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Casual Dressing within the Work Environment

Jan 9, 2016 | 0 comments

Jan 9, 2016 | Essays | 0 comments

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Effects of Casual Dressing within the Work Environment and Organizational Image

Introduction

Dressing for success indicate that they exist a strong relationship between dress and the workplace. Organizational culture and employees determine the dress policies for an organization. According to (Karl and Rust, 2006), companies that do not have a formal dress code, usually follow no particular rule where employees can dress within their personal means and preferences. This helps them feel more responsible, competent, and professional. The way a person speaks volumes about the individual’s perceptions and abilities. Mode of dressing is the first thing people notice when one enters a room without even uttering a word. Regardless of whom a person is the clothes they wear speak very loud.

On several occasions, the impact of casual dressing on employee behavior and image of the organization has been a debatable topic. Traditionally people at the work place are expecting to be strictly formal with their dressing. However, in the recent years, this has changed and the workplace dressing is more relaxed and informal. Research studies provide conflicting results to whether casual dress has a positive or negative impact on employees and organizational image (Kinderman and Sinha, 2010). Certain research advises that causal dressing create a positive energy in the work environment. Other researchers suggest that casual dress code has a negative impact on employees and the organizational image. It is important that an organization clearly evaluate both sides before settling on the dress code that will be beneficial to the employees as well as the organizational image. The main goal of this study is to understand the effect of casual dressing on the organizational image, long-term and short-term goals, organizational regulations on body piercing and tattoos. The study will also evaluate whether managers should be stick to formal dressing at all times to improve the organizational image. Lastly, the paper will evaluate whether the introduction of casual dressing can be strictly adhered to by employees.

Effects of Casual Dressing within the Work Environment and Organizational Image.

Businesspersons should be appropriately dressed as they interact with their colleagues and clients. Certain kind of dressing permits men to wear slacks and a shirt, at the same time requiring women to wear skirts and dresses. You cannot expect an artist to dress in the traditionally dark suit or an IT professional in a suit because of the nature of their work; they need to be constantly moving. This however varies from field to field, for instance an advertisement or fashion agency will allow its employees to dress casually expressing their artistic nature to clients. Company dress code can be either casual business or strictly official wear. Most of the time the Business casual dress code fails even when the company has strict written policies. There is a higher chance of being contradicted, being unfair, or lack of fashion sense (Hannan and Freeman, 1989). The mode of dressing for a company should not be disappointing to clients. Employees who constantly interact with clients must be formally dressed to reflect the commercial and professional nature of their work.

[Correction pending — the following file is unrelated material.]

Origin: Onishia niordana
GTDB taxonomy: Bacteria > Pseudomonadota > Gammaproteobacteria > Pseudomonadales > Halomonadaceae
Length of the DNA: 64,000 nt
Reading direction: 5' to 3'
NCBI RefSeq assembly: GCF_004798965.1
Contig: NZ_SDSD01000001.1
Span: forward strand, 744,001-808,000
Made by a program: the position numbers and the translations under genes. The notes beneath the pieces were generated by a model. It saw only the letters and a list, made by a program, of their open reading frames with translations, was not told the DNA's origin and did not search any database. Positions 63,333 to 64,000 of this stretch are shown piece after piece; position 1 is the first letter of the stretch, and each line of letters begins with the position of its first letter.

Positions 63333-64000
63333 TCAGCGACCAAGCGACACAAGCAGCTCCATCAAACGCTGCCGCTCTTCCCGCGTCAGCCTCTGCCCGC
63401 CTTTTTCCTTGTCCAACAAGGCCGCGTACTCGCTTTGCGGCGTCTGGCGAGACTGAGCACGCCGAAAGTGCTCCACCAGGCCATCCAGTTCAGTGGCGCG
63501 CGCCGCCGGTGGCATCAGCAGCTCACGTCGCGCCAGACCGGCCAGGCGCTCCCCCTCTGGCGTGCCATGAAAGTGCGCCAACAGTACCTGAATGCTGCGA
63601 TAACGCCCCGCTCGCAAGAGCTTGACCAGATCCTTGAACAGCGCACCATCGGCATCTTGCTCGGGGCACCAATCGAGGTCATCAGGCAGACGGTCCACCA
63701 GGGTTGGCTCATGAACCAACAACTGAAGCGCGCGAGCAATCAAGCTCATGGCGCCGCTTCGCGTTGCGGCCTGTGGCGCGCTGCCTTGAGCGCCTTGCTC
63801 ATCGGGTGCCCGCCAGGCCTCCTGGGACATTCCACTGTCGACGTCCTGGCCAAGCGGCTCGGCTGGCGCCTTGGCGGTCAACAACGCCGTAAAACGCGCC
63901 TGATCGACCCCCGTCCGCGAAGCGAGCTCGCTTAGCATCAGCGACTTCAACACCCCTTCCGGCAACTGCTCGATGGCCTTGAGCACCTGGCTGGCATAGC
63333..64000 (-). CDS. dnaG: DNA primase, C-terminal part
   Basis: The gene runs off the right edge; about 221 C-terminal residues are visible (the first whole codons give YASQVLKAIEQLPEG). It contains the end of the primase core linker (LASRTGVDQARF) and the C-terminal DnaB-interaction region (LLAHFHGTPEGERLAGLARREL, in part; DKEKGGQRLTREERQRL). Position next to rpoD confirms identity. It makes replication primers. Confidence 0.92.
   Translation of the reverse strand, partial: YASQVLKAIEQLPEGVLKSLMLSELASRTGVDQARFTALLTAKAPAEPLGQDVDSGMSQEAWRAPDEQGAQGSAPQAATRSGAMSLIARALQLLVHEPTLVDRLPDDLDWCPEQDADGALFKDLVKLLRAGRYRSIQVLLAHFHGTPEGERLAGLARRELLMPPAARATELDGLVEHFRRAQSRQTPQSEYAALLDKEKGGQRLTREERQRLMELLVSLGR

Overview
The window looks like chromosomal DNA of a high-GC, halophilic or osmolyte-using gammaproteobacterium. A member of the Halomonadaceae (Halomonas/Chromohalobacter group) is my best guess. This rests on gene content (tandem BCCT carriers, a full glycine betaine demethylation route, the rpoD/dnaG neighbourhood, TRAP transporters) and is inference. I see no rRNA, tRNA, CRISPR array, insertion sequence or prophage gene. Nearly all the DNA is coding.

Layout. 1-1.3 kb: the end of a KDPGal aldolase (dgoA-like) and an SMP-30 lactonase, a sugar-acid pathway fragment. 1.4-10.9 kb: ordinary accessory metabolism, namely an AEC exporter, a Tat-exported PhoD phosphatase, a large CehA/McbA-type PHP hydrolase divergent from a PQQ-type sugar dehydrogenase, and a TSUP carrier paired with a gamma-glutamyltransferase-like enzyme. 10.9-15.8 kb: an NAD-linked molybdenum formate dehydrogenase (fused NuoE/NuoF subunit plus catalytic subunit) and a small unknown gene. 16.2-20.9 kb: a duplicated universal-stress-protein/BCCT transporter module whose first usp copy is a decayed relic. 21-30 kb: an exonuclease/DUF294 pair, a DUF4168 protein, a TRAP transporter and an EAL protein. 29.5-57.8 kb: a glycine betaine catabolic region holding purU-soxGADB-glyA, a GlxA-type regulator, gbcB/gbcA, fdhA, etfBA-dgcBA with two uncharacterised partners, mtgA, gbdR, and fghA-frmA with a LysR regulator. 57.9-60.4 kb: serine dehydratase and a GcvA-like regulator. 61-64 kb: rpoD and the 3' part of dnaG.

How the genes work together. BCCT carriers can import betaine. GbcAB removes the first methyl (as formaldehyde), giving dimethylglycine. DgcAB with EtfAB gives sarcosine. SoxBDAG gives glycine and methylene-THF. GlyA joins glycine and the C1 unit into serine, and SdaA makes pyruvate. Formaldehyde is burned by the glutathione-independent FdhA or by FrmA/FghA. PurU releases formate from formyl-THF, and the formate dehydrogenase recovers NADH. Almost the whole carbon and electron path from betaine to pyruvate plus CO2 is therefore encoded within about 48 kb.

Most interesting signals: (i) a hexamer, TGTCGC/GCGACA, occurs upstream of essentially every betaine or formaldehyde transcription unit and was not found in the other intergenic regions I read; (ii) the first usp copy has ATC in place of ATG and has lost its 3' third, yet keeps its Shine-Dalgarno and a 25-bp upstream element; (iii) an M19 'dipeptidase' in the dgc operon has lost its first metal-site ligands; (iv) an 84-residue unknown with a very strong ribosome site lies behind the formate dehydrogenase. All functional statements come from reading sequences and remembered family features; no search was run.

Casual dressing is usually less formal and includes attires such as sweatpants, sweatshirts shirts, and slacks. Generally when implementing a certain dress code it should not be a target to certain groups of people such as race, sex, and ethnicity. It is however possible to base dress code of employees on the business needs, safety and health concerns in the work environment. Companies that allow casual dressing have found it hard to implement the dress code policies because of the thin line that exist between casual and too casual. A lot of time will need to be spent in defining what constitutes casual work wear because of the many different styles of casual. For instance, certain employees may define casual as a t-shirt and flip-flops while other see it as shorts and vests. This could result indecent and unprofessional dressing that consequently affects the organizational images (Maynard, 2004).